Traces of Ideology in Translating the Qurān into English: A Critical Discourse Analysis of Six Cases across Twenty Versions

Abdunasir I. A. Sideeg


This research article aims to explore and critically examine six cases in which traces of ideology are explicitly or implicitly involved in the context of translating the Qurān into English. It attempts to answer questions pertinent to the nature and effect of traces of ideology on translating the Qurān in English and the way they shape the Qurānic message. The article employs a critical qualitative framework that allows for the researcher’s subjective interpretations of relevant texts. Critical Discourse Analysis (CDA) is used for the analysis of data as this approach provides a convenient mode of critical thinking to carry out the present thesis. In this article, six texts across twenty versions of the Qurān in English are investigated in terms of their salient features that reflect peculiar ideological readings. Major findings indicate that complex traces of ideology may contribute to a particular choice in translating the salient features in the texts investigated. The case of Helminski, for instance, shows how cultural and linguistic backgrounds, Sufi doctrines, and feminist agendas all combine to produce a radical reading of the Qurān in English where she consistently refers to Allah (SWT) with the combination he/she. Sufi ideologies are crucial in translating some pronouns with controversial references in some Qurānic verses. As well, gnostic interpretations have their own legacy such as the alteration in Khalifa’s ‘authorized version’. Plus, Neo-Mutazilite and Qurānist traces of ideology significantly contribute to produce alien readings of some Qurānic texts as illustrated in cases (5) and (6) in this research article.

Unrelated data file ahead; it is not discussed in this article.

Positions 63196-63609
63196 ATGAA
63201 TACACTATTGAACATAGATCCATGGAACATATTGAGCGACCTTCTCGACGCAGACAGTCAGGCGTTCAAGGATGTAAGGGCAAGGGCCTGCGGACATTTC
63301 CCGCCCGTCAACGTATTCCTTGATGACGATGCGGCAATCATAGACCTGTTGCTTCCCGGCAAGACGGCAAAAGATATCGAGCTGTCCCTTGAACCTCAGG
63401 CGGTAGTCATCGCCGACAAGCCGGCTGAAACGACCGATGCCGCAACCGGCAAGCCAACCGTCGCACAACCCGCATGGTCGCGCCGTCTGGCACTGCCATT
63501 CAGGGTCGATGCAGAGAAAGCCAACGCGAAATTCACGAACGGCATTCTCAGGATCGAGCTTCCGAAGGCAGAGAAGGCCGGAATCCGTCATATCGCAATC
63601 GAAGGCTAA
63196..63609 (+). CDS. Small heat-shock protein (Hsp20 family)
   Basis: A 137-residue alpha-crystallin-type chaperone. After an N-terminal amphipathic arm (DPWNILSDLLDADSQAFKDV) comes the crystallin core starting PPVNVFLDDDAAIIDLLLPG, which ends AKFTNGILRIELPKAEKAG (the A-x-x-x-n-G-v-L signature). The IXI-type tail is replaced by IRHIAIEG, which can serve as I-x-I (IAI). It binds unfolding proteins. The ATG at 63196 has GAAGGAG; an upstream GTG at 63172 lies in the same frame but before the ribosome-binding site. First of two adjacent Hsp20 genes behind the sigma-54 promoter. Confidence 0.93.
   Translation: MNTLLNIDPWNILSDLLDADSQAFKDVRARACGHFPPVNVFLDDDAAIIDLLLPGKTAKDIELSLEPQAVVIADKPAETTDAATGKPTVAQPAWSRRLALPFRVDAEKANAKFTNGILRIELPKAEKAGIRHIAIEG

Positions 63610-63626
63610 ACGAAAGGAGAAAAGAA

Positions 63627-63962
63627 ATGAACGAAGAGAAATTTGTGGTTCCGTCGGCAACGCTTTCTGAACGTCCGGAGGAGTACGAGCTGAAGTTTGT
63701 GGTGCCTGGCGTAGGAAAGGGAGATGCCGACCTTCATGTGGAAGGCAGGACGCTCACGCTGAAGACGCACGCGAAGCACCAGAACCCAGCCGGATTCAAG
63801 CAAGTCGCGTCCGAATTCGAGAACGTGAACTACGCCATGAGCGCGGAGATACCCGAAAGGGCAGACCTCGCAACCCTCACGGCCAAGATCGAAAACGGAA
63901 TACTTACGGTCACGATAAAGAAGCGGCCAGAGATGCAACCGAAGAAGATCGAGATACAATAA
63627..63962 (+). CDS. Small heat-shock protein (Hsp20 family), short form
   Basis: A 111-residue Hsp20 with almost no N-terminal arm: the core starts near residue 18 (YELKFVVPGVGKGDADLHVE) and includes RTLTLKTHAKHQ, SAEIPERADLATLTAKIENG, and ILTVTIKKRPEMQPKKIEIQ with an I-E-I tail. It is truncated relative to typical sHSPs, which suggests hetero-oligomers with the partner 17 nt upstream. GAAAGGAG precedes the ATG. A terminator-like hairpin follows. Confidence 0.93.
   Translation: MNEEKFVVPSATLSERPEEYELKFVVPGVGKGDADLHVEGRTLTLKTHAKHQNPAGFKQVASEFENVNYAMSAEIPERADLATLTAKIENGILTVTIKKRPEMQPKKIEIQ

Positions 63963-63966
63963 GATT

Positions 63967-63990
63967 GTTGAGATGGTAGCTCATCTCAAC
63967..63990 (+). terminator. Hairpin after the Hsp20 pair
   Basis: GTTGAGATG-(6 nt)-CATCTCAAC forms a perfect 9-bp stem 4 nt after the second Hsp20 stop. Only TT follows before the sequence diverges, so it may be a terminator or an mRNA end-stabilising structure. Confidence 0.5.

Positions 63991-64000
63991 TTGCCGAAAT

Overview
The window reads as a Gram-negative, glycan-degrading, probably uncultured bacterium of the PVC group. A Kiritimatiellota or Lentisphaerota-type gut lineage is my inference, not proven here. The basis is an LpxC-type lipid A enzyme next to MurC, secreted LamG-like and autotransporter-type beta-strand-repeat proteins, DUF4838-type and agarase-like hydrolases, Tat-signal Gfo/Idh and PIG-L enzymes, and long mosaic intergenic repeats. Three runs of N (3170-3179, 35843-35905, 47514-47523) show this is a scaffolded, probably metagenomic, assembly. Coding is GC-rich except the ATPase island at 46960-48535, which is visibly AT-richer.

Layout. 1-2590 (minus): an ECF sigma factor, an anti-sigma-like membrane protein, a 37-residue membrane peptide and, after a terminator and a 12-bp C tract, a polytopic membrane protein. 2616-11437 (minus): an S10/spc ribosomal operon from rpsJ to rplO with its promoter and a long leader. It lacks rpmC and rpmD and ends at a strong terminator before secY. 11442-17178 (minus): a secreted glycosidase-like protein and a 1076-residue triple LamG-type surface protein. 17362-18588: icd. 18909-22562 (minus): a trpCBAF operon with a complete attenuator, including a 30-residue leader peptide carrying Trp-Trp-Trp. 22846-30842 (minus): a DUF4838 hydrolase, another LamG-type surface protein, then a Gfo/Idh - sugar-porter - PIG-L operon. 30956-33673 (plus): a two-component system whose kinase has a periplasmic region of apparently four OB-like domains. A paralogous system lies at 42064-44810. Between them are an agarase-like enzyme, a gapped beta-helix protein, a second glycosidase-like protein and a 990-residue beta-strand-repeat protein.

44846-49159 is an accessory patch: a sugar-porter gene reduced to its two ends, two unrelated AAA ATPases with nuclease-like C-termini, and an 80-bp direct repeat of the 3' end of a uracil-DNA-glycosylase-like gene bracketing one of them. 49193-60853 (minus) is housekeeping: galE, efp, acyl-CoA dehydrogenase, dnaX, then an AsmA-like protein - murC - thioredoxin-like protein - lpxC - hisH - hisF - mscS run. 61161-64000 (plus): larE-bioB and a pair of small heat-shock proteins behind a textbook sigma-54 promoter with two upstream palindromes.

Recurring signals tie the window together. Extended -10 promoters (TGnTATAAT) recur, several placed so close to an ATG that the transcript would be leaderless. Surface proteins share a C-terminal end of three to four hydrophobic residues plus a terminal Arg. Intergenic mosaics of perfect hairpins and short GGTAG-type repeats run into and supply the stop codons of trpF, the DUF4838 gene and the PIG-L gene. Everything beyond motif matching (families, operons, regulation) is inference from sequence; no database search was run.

Qurān, traces of ideology, critical discourse analysis (CDA), sacred feminine, Sufi

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